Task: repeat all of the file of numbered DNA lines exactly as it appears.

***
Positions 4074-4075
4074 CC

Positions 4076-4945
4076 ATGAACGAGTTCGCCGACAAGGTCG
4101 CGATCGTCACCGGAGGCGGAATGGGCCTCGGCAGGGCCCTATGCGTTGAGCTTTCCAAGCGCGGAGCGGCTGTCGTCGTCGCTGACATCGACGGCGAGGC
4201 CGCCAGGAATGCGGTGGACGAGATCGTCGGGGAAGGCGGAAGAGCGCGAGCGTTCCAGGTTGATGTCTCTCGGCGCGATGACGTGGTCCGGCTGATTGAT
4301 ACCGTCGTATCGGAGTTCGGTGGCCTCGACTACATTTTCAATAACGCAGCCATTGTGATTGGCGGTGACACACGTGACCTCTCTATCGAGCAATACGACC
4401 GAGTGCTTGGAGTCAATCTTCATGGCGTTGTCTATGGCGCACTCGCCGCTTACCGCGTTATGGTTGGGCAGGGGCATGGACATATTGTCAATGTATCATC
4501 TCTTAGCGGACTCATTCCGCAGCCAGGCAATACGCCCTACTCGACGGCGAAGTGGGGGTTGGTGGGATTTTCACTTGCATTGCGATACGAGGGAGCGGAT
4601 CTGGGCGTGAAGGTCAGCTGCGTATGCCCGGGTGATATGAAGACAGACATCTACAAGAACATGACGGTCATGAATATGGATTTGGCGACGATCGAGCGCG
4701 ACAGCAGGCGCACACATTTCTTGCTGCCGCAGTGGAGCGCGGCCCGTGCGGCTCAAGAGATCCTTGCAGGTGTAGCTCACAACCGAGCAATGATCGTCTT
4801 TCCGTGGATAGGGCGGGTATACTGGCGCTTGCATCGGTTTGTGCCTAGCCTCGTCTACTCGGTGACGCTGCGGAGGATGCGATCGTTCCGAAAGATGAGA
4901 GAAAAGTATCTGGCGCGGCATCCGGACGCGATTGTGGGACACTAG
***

Positions 4074-4075
4074 CC

Positions 4076-4945
4076 ATGAACGAGTTCGCCGACAAGGTCG
4101 CGATCGTCACCGGAGGCGGAATGGGCCTCGGCAGGGCCCTATGCGTTGAGCTTTCCAAGCGCGGAGCGGCTGTCGTCGTCGCTGACATCGACGGCGAGGC
4201 CGCCAGGAATGCGGTGGACGAGATCGTCGGGGAAGGCGGAAGAGCGCGAGCGTTCCAGGTTGATGTCTCTCGGCGCGATGACGTGGTCCGGCTGATTGAT
4301 ACCGTCGTATCGGAGTTCGGTGGCCTCGACTACATTTTCAATAACGCAGCCATTGTGATTGGCGGTGACACACGTGACCTCTCTATCGAGCAATACGACC
4401 GAGTGCTTGGAGTCAATCTTCATGGCGTTGTCTATGGCGCACTCGCCGCTTACCGCGTTATGGTTGGGCAGGGGCATGGACATATTGTCAATGTATCATC
4501 TCTTAGCGGACTCATTCCGCAGCCAGGCAATACGCCCTACTCGACGGCGAAGTGGGGGTTGGTGGGATTTTCACTTGCATTGCGATACGAGGGAGCGGAT
4601 CTGGGCGTGAAGGTCAGCTGCGTATGCCCGGGTGATATGAAGACAGACATCTACAAGAACATGACGGTCATGAATATGGATTTGGCGACGATCGAGCGCG
4701 ACAGCAGGCGCACACATTTCTTGCTGCCGCAGTGGAGCGCGGCCCGTGCGGCTCAAGAGATCCTTGCAGGTGTAGCTCACAACCGAGCAATGATCGTCTT
4801 TCCGTGGATAGGGCGGGTATACTGGCGCTTGCATCGGTTTGTGCCTAGCCTCGTCTACTCGGTGACGCTGCGGAGGATGCGATCGTTCCGAAAGATGAGA
4901 GAAAAGTATCTGGCGCGGCATCCGGACGCGATTGTGGGACACTAG